WASHINGTON—Increased highway speed limits in several states are the likely cause of the failure of several Michelin XZA tires on the steer axles of auto hauler trucks, the National Highway Traffic Safety Administration said in a recently completed investigation.
NHTSA's Office of Defect Investigation began a probe Oct. 6, 2014 of Michelin XZA 295/60/R22.5 tires manufactured in 2014.
Michelin manufactured a total of 32,240 XZA tires of that size in 2014, ODI said in the report it issued Feb. 27, 2015, the day it closed the investigation.
Between them, ODI and Michelin North America Inc. received 16 complaints about the tires, with three reported crashes.
ODI opened its investigation based on the complaints and a police accident report about the failure of an XZR tire on the steer axle of an auto hauler, the report said. The auto hauler veered off the road and rolled over, losing some of its load. The driver was unhurt, and no other vehicles were involved, ODI said.
Michelin XZR tires in the 295/60 size are specified as original equipment on many auto hauler trucks, according to the report. The 295/60 has a maximum load and speed rating of 7,390 pounds and 65 mph when maintained at 130 psi cold inflation pressure when mounted on a 9-inch rim, it said.
The maximum speed can be adjusted to 75 mph when the load is limited to 7,150 pounds, according to the report. But Michelin approves only 9-inch rims, because rims of any other size compromises the integrity of the tire, it said.
Michelin had not changed the designs or material specifications for the tires, which eliminated those as possible causes for tire failure, the report said.
“The more likely explanation of failures is the increase in maximum speed limits in several states,” it said. “Currently, no truck tire is rated in excess of 81 mph (speed rating M), with the vast majority rated at 75 mph (speed rating L), yet 16 states have maximum truck speeds equal to or greater than 75 mph.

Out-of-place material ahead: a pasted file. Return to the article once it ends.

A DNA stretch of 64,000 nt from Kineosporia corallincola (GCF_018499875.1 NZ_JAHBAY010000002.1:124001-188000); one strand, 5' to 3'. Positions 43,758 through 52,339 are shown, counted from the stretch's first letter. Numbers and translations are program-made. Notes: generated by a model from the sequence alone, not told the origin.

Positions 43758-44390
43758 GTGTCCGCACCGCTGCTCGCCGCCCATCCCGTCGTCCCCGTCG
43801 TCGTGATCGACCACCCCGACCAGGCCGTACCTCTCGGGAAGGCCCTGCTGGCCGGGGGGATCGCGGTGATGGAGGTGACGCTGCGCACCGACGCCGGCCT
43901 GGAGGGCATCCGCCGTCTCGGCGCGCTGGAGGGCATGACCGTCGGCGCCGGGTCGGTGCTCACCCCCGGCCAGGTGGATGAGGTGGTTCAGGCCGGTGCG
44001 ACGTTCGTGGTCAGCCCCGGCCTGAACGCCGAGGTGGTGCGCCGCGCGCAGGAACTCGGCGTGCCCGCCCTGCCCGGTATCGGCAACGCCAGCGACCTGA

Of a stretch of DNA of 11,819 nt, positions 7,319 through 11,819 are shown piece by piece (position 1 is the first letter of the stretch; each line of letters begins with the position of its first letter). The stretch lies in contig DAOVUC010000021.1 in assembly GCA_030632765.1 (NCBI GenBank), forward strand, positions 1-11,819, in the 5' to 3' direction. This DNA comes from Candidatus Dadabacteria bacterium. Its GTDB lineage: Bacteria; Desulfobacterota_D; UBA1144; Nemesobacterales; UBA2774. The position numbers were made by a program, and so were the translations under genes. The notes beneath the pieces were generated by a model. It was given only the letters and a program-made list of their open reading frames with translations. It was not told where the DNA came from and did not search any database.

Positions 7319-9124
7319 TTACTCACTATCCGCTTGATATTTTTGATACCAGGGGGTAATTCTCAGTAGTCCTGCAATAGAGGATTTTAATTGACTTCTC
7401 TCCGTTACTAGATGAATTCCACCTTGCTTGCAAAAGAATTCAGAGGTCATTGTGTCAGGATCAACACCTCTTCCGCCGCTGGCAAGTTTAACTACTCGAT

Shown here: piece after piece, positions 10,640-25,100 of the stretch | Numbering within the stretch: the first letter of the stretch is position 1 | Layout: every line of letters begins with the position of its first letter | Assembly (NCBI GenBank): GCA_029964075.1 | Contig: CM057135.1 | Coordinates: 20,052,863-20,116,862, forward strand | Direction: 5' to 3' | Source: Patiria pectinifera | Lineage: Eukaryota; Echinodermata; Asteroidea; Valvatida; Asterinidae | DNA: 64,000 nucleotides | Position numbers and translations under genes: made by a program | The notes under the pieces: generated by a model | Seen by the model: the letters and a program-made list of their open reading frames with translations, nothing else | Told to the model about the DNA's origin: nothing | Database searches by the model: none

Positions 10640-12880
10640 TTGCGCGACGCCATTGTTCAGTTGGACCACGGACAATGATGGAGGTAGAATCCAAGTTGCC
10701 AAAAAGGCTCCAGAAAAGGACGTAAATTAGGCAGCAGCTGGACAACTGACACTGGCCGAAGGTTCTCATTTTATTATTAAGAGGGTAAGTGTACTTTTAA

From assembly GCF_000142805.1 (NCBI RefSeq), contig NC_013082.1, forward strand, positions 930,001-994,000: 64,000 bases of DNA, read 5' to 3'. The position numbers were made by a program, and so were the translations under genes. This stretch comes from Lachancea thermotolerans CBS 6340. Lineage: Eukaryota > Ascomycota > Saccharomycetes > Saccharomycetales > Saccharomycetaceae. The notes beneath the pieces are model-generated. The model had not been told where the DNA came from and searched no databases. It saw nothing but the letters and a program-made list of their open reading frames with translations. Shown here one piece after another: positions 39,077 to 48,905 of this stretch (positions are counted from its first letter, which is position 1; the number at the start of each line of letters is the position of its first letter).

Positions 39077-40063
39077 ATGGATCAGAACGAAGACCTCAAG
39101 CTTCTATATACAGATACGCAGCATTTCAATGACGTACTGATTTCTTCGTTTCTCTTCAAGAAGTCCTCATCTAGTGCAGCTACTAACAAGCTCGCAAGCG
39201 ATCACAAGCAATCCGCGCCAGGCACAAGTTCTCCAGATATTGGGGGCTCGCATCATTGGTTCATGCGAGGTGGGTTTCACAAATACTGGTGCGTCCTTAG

“Of those 16, four allow truck speeds of 80 mph or more,” it said.
With the help of the Pennsylvania State Police, ODI conducted a survey of auto haulers, weighing individual steer axle tires and measuring inflation pressures, according to the report.
Fifty-five percent of the auto haulers had an overloaded tire, and 60 percent of the drivers did not know the tires' proper inflation pressures, it said.
Road hazards and misapplication of tires and rims were also factors in some of the tire failures, according to the report.
“Some fleets assumed there was a defect with the 295/60 tires and used the 275/70 instead,” it said. “Michelin does not approve mounting a 275/70 on a 9-inch rim. In the event that the rim was appropriately changed to a 7.5- or 8.25-inch, the load capacity would be reduced.”
During the Michelin investigation, Volvo Trucks recalled some auto haulers originally equipped with tires speed-rated at 65 mph, according to the report.
“As originally built, the recalled vehicles were capable of exceeding the tire speed rating,” the report said. “Volvo's recall sets the speed limiters on the vehicles to prevent exceeding the tire speed rating.”